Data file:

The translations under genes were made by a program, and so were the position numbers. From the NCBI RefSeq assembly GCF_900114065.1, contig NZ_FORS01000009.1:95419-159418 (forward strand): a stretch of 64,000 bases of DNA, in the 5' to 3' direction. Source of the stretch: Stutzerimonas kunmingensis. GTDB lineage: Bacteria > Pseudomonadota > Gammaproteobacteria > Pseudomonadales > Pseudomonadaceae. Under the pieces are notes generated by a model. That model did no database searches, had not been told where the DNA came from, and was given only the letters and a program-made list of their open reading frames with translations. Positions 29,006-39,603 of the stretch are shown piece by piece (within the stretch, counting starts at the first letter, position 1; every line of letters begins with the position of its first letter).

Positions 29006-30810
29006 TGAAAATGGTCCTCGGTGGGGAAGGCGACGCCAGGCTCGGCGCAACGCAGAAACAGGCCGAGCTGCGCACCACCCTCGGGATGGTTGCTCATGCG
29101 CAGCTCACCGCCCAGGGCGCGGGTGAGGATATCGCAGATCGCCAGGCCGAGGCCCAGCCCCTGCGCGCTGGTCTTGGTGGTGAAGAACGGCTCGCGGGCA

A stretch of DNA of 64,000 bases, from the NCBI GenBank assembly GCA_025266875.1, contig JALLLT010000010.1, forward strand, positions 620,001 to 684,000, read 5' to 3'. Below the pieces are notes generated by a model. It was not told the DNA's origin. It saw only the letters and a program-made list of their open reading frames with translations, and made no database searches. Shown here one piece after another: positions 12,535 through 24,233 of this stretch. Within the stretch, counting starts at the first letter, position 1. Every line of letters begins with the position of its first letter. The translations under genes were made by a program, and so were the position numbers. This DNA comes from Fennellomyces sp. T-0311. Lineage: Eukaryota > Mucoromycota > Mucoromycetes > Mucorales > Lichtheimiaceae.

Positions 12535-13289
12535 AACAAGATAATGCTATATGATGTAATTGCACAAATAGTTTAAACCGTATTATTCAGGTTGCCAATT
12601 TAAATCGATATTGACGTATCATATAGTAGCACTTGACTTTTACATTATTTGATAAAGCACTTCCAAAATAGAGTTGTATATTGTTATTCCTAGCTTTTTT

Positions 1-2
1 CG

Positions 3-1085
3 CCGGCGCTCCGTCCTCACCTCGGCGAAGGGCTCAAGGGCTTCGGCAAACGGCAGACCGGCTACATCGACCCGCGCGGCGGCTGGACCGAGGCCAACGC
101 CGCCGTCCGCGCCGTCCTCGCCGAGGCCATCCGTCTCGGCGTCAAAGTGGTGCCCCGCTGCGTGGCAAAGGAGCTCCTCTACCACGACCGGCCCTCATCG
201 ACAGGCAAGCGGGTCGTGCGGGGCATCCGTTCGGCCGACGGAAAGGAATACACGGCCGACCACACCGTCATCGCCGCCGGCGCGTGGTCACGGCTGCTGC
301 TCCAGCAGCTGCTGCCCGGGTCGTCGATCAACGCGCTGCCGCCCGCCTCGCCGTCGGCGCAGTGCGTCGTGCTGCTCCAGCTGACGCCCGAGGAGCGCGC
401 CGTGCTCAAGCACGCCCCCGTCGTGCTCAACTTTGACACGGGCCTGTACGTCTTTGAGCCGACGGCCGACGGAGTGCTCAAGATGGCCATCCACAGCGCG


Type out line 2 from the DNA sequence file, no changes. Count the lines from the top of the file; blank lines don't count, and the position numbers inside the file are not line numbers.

Positions 29006-30810